TSA Expanding Beyond Airports
TheTransportation Security Administration is expanding its purview to train stations and sporting events.
Having endeared themselves to the traveling public, the Transportation Security Administration is expanding its purview to train stations and sporting events.
NYT (“T.S.A. Expands Duties Beyond Airport Security“):
As hundreds of commuters emerged from Amtrak and commuter trains at Union Station on a recent morning, an armed squad of men and women dressed in bulletproof vests made their way through the crowds.
The squad was not with the Washington police department or Amtrak’s police force, but was one of the Transportation Security Administration’s Visible Intermodal Prevention and Response squads — VIPR teams for short — assigned to perform random security sweeps to prevent terrorist attacks at transportation hubs across the United States.
“The T.S.A., huh,” said Donald Neubauer of Greenville, Ohio, as he walked past the squad. “I thought they were just at the airports.”
With little fanfare, the agency best known for airport screenings has vastly expanded its reach to sporting events, music festivals, rodeos, highway weigh stations and train terminals. Not everyone is happy.
T.S.A. and local law enforcement officials say the teams are a critical component of the nation’s counterterrorism efforts, but some members of Congress, auditors at the Department of Homeland Security and civil liberties groups are sounding alarms. The teams are also raising hackles among passengers who call them unnecessary and intrusive.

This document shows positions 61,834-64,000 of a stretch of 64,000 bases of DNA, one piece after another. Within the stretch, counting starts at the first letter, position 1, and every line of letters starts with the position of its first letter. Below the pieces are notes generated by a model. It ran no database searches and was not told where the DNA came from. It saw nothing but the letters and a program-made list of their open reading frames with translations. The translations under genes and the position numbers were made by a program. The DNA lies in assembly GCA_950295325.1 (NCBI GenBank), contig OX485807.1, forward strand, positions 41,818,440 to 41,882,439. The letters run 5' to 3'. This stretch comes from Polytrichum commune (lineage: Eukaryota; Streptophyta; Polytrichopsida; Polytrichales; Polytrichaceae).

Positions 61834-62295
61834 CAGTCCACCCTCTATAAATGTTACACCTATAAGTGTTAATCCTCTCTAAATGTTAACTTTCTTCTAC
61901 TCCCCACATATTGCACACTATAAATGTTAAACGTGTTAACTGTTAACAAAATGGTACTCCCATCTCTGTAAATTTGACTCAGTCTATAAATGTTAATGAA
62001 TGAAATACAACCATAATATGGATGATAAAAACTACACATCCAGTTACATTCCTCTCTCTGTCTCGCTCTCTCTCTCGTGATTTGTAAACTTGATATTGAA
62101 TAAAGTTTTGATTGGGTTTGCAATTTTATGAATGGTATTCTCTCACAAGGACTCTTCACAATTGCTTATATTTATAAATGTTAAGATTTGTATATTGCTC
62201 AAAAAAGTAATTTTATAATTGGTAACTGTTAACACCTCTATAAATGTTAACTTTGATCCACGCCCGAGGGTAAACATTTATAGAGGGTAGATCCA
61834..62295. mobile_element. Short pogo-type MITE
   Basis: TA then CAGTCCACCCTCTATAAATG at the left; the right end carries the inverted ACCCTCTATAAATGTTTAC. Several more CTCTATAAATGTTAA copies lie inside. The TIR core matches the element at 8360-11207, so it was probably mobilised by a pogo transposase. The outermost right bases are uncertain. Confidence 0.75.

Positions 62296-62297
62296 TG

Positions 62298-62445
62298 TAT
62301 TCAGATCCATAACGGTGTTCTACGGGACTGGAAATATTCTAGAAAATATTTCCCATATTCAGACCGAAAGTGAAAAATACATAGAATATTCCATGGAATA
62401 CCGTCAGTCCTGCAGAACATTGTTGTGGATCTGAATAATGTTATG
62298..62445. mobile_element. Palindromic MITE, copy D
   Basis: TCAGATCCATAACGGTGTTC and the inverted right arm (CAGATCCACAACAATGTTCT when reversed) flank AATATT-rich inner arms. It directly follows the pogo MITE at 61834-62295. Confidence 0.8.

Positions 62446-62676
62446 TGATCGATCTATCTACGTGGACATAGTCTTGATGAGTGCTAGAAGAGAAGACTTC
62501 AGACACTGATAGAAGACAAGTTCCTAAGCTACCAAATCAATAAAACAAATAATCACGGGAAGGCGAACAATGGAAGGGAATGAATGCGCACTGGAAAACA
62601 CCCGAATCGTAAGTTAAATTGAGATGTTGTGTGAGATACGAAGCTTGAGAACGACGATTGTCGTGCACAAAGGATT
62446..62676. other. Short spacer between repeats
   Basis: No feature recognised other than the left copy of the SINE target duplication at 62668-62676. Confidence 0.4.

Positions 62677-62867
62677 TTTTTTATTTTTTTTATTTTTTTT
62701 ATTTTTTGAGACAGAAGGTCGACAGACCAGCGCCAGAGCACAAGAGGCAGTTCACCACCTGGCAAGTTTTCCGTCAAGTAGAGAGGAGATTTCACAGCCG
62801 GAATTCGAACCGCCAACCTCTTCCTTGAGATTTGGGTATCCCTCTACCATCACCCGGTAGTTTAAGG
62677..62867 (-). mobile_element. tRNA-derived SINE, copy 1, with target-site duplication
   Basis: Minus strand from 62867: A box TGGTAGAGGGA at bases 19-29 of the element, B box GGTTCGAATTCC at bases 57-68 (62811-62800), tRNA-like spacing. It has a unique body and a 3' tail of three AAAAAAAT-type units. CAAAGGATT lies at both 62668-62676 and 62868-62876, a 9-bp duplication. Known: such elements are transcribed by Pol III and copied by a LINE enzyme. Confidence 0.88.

“Our mandate is to provide security and counterterrorism operations for all high-risk transportation targets, not just airports and aviation,” said John S. Pistole, the administrator of the agency. “The VIPR teams are a big part of that.”
Some in Congress, however, say the T.S.A. has not demonstrated that the teams are effective. Auditors at the Department of Homeland Security are asking questions about whether the teams are properly trained and deployed based on actual security threats.
Civil liberties groups say that the VIPR teams have little to do with the agency’s original mission to provide security screenings at airports and that in some cases their actions amount to warrantless searches in violation of constitutional protections.
“The problem with T.S.A. stopping and searching people in public places outside the airport is that there are no real legal standards, or probable cause,” said Khaliah Barnes, administrative law counsel at the Electronic Privacy Information Center in Washington. “It’s something that is easily abused because the reason that they are conducting the stops is shrouded in secrecy.”
T.S.A. officials respond that the random searches are “special needs” or “administrative searches” that are exempt from probable cause because they further the government’s need to prevent terrorist attacks.
I’ve always contended TSA searches in airports were rather clearly unreasonable and therefore in violation of the 4th Amendment. But, if they’re not, I see no obvious reason why searching people without reasonable suspicion at train stations and sporting events is any less unreasonable. Sure, we had the 9/11 attacks, but any large public venue is a potential terrorist target; indeed, the presence of airport security would seem to make other venues more attractive.
Of course, as Matt Yglesias reminds us, the general public is perfectly pleased with the job TSA is doing, with a majority giving them Good (41%) or Excellent (13%) ratings and only 12% rating them Poor. And a whopping 85% surveyed said TSA was at least somewhat effective at preventing acts of terrorism. So,while they’re the whipping boy of a lot of us, myself decidedly included, there’s unlikely to be any backlash at this expansion of their remit.